Detailing and Erection of a Steel Building in the Remote Arctic with Materials Sourced from the US and Europe

April 29, 2014
Publication: Proceedings of the Structures Congress 2014, April 3-5, 2014, Boston, MA, ASCE
Author(s): Cory Brett Scott DiFiore Dominic Kelly Cheever, Paul J.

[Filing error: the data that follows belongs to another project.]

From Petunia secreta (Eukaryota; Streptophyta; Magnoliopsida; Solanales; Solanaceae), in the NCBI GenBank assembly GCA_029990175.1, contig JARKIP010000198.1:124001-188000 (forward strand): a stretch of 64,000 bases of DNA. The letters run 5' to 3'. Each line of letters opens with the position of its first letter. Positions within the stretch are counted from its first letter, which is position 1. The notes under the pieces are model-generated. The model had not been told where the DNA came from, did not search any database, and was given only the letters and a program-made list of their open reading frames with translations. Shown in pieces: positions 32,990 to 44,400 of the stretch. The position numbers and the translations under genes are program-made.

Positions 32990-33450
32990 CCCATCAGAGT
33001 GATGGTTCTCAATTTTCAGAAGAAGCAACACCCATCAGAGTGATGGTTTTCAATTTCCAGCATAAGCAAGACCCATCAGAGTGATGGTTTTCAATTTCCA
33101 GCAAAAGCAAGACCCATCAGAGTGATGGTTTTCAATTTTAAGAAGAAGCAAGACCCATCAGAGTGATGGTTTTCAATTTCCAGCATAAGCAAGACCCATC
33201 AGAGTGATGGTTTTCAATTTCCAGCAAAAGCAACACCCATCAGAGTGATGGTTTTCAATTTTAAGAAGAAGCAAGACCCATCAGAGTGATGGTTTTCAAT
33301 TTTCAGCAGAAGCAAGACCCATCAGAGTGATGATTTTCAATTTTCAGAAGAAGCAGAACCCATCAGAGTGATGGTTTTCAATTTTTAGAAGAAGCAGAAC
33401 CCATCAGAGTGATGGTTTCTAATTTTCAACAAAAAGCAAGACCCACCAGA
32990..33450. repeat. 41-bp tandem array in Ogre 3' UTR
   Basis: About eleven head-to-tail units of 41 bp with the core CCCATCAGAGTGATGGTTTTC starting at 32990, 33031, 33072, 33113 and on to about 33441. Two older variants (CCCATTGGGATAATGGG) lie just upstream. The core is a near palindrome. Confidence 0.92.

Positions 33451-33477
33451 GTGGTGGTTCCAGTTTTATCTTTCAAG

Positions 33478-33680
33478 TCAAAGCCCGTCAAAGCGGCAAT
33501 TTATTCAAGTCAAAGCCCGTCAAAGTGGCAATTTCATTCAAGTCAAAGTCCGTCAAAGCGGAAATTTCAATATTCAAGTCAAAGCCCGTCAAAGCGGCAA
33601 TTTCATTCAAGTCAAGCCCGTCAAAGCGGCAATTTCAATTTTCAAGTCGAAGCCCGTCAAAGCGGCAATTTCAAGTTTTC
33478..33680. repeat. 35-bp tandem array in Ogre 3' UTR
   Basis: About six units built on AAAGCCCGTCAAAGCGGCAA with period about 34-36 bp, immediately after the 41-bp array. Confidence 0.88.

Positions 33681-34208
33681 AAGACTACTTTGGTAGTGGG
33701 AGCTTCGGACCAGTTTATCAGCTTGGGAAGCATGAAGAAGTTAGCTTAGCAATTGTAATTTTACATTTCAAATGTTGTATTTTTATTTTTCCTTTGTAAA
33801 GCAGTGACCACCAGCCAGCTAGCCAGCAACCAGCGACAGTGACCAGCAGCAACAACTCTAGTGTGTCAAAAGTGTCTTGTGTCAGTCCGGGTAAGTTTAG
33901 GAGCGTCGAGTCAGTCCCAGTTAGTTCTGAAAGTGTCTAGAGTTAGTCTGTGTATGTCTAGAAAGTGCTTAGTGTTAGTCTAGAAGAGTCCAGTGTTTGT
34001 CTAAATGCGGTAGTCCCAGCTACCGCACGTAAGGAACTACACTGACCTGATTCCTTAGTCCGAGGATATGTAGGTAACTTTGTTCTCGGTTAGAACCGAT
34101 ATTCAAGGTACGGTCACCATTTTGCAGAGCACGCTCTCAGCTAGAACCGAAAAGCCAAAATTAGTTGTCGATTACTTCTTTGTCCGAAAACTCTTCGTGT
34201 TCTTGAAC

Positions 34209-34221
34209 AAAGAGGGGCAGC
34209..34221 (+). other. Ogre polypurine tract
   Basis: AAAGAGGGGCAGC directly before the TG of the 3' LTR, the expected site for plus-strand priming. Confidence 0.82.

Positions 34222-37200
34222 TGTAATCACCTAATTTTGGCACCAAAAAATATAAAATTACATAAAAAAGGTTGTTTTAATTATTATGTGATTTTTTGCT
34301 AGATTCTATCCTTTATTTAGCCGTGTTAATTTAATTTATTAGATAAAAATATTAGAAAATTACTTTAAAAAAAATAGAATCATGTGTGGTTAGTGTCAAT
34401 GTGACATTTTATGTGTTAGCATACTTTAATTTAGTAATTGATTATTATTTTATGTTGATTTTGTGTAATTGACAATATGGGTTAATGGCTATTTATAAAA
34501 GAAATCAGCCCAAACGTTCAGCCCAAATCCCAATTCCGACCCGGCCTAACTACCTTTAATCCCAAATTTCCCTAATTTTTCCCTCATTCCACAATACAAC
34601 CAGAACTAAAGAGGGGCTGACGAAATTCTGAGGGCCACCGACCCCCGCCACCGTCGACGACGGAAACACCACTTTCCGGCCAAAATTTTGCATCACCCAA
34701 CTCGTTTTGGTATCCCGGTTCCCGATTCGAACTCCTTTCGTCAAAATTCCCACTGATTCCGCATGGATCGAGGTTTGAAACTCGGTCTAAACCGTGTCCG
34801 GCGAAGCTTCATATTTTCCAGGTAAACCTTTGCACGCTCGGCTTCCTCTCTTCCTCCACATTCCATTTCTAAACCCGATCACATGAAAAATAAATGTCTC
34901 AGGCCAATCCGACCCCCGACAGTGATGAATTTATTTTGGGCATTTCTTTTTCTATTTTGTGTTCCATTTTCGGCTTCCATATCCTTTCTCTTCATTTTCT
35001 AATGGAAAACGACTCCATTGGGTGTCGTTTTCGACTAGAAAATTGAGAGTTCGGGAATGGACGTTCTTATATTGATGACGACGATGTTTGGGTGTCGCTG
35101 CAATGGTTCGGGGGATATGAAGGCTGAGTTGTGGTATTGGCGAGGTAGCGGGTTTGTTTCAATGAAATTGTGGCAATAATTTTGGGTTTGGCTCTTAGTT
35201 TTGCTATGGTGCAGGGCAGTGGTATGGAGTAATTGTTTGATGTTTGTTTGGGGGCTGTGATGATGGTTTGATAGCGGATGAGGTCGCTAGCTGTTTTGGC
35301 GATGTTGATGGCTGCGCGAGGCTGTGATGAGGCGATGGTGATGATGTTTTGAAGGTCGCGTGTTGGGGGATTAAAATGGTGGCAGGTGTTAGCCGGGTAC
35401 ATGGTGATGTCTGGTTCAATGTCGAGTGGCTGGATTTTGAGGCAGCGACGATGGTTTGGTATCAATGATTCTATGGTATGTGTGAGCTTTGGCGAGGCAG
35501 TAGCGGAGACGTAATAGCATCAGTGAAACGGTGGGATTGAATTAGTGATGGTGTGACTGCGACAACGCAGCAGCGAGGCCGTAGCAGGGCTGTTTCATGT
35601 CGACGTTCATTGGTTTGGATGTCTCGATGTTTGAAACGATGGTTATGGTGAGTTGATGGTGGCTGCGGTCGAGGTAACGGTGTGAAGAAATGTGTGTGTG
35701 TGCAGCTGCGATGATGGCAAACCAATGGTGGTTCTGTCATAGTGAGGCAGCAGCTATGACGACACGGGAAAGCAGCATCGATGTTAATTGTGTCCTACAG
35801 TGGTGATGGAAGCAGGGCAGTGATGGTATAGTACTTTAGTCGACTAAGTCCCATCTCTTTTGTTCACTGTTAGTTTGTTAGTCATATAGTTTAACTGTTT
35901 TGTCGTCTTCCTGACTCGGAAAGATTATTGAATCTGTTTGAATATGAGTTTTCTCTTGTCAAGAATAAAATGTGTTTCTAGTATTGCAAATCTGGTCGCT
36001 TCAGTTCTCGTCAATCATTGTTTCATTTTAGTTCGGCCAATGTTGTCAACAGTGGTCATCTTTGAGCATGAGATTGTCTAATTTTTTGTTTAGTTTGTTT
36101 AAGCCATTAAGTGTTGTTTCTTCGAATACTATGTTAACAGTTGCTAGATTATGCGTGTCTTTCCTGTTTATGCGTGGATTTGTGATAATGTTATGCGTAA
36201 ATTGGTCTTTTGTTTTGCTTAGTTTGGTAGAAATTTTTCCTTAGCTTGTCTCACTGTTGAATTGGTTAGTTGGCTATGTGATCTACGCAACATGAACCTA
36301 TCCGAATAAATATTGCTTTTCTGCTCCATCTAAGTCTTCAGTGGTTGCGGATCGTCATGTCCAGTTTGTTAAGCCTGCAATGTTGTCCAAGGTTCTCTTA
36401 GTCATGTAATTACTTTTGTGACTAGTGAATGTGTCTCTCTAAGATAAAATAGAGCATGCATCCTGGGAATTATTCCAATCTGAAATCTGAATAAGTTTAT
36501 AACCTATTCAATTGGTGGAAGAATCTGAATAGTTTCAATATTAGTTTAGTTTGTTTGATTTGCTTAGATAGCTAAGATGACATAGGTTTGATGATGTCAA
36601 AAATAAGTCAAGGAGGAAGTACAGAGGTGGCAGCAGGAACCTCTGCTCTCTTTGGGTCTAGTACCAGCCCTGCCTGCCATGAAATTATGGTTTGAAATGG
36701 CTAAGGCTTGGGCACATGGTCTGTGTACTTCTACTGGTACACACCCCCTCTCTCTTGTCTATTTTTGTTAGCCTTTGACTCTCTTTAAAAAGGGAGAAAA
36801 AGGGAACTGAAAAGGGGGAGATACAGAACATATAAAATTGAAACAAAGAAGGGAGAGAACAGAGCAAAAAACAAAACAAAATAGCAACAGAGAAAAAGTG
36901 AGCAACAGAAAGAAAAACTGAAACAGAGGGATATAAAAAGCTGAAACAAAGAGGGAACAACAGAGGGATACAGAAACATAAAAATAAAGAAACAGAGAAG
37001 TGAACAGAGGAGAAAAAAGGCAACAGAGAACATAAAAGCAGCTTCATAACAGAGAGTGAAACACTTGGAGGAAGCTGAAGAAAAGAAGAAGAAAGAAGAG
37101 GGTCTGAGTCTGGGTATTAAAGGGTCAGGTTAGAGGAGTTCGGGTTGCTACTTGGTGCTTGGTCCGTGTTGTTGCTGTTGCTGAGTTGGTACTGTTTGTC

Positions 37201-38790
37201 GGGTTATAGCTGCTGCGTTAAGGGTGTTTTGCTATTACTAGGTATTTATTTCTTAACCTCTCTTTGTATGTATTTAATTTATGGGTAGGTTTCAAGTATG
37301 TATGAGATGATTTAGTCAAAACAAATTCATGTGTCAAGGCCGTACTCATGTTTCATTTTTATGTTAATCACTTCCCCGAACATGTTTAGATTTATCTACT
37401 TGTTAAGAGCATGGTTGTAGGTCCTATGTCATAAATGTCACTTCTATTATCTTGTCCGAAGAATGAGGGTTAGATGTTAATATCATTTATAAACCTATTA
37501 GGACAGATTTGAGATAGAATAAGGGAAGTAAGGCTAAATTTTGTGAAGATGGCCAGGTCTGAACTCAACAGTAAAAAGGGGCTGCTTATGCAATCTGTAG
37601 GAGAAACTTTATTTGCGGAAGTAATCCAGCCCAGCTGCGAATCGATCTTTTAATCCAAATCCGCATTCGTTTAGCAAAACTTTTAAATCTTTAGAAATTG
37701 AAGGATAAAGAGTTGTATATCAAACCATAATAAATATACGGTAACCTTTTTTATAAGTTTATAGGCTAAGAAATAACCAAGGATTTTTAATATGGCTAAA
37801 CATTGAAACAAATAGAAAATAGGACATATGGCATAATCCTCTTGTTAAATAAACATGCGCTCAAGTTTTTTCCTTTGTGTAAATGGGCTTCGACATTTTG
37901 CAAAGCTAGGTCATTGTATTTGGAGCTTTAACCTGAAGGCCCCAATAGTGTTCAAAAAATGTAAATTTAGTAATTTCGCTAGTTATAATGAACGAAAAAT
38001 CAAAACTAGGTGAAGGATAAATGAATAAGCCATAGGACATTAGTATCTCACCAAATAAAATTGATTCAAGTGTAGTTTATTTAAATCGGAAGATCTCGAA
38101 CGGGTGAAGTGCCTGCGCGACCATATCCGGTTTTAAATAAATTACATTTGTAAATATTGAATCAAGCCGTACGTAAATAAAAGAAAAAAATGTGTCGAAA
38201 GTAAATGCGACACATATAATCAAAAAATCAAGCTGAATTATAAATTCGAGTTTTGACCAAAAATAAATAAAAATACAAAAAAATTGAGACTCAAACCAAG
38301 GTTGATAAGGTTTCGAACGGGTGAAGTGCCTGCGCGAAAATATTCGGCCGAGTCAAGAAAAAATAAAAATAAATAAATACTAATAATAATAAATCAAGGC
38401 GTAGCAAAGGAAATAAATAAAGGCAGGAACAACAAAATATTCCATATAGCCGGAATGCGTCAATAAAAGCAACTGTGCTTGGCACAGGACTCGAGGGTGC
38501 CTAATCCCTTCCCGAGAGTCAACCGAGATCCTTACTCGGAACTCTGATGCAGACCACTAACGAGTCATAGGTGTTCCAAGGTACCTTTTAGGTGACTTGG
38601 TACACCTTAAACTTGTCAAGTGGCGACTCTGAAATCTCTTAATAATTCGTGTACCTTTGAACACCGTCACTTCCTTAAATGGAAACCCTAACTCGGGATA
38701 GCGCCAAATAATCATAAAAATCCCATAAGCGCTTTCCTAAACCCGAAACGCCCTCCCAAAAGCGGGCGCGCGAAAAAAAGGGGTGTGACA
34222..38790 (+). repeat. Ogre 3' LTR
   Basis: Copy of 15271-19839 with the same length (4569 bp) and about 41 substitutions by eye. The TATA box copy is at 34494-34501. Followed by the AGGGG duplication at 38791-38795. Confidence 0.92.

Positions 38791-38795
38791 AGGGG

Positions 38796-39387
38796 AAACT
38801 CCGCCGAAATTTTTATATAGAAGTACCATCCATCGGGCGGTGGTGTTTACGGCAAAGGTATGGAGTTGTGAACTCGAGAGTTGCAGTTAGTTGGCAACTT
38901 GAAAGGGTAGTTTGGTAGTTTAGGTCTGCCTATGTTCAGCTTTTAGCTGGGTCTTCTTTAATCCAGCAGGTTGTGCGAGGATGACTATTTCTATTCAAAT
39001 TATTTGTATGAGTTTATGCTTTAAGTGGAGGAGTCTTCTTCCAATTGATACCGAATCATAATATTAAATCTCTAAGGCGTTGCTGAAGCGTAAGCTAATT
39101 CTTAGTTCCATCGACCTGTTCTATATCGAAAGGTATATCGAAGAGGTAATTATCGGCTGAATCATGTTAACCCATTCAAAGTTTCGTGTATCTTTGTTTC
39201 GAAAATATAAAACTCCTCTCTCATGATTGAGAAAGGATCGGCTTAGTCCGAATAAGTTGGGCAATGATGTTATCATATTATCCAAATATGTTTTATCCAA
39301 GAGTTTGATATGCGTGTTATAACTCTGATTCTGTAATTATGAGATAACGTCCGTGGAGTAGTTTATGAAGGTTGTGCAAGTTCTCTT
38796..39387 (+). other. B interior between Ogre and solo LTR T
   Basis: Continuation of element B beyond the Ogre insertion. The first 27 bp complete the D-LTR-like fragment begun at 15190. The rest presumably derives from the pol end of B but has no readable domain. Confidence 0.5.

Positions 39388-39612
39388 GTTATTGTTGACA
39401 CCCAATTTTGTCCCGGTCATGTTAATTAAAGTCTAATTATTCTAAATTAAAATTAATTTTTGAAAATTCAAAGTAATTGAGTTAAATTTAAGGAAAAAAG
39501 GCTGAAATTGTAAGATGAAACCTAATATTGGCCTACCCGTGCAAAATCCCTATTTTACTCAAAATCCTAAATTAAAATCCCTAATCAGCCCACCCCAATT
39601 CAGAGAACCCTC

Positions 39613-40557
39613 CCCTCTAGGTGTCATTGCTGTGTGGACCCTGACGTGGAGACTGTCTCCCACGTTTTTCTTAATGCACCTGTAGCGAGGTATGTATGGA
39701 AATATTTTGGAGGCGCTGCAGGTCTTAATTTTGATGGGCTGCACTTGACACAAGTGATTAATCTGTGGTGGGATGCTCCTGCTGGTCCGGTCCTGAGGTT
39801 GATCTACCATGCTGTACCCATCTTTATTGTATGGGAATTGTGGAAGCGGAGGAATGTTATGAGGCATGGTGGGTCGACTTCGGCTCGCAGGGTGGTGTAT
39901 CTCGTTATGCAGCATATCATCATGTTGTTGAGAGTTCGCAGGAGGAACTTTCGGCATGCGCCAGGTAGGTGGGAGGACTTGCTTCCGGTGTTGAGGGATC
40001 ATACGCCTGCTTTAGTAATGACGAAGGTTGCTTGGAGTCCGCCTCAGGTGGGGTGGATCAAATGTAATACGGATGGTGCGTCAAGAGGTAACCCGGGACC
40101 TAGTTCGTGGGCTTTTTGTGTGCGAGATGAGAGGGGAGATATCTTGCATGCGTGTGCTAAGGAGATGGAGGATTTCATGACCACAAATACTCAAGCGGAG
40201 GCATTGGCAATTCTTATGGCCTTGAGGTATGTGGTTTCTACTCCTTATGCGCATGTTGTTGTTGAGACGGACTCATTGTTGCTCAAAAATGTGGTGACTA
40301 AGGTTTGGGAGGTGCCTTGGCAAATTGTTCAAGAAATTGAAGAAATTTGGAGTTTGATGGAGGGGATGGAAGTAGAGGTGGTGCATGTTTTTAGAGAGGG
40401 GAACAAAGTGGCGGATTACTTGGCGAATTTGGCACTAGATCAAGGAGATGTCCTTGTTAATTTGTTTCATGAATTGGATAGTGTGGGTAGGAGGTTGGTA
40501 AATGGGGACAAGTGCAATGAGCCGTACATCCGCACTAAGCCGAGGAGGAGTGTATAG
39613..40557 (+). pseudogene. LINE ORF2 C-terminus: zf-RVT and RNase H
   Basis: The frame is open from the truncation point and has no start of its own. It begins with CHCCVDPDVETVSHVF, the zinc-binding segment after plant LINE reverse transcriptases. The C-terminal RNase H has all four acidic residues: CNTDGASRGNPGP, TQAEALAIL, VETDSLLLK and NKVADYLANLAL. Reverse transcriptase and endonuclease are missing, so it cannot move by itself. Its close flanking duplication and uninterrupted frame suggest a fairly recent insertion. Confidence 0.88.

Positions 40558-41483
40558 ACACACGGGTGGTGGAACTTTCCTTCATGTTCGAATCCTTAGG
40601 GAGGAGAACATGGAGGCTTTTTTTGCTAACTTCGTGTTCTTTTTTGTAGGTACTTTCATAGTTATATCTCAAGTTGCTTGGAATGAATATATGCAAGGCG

Abstract: At a remote US air base in northern Greenland, 700 miles inside the Arctic Circle, a Danish Contractor worked with US engineers and US materials to construct a radar tower and supporting equipment building. Problems with site access, material shipping constraints, a short construction season, and aggressive project delivery schedule necessitated a change to European building materials partway through the building erection. The changes were not routine substitutions because the structure needed to withstand extreme sub-freezing temperatures and wind conditions. The designer, owner, contractor, and fabricator worked closely during construction to select materials suitable for arctic conditions; re-detail a building designed with US steel shapes to utilize European steel shapes; detail connections between the elevated US steel floor frame and European steel superstructure; design components and cladding for high wind pressures; meet a tight fabrication and material delivery schedule; and collaborate to address multiple technical, delivery, and constructability challenges.